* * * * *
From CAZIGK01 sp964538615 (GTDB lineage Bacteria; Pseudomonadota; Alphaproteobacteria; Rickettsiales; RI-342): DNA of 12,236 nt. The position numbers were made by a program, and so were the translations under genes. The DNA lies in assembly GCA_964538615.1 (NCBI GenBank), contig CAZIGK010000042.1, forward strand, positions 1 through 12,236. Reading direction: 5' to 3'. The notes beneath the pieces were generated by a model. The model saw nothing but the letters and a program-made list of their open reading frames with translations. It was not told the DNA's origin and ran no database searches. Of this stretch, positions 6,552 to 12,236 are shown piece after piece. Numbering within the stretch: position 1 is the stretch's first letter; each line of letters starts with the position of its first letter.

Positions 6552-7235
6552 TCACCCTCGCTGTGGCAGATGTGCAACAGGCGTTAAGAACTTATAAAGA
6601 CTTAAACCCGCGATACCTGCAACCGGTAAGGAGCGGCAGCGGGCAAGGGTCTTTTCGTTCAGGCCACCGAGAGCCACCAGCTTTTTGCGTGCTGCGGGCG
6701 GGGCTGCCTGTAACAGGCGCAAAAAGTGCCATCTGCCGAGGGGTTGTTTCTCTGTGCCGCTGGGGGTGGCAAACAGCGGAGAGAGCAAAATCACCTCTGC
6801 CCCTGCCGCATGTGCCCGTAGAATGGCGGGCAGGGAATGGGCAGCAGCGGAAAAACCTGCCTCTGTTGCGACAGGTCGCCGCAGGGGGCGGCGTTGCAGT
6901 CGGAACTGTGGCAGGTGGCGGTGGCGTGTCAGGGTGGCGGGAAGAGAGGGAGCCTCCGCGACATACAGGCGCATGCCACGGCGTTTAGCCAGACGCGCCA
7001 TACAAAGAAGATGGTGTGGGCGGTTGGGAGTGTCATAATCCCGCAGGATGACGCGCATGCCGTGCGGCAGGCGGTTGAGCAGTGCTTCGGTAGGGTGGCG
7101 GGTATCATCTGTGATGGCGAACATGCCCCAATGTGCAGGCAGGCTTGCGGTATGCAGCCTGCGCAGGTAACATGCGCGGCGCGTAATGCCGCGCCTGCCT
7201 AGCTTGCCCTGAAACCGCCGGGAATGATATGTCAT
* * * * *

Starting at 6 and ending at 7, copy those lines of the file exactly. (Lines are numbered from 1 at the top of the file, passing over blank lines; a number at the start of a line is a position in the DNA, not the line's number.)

6801 CCCTGCCGCATGTGCCCGTAGAATGGCGGGCAGGGAATGGGCAGCAGCGGAAAAACCTGCCTCTGTTGCGACAGGTCGCCGCAGGGGGCGGCGTTGCAGT
6901 CGGAACTGTGGCAGGTGGCGGTGGCGTGTCAGGGTGGCGGGAAGAGAGGGAGCCTCCGCGACATACAGGCGCATGCCACGGCGTTTAGCCAGACGCGCCA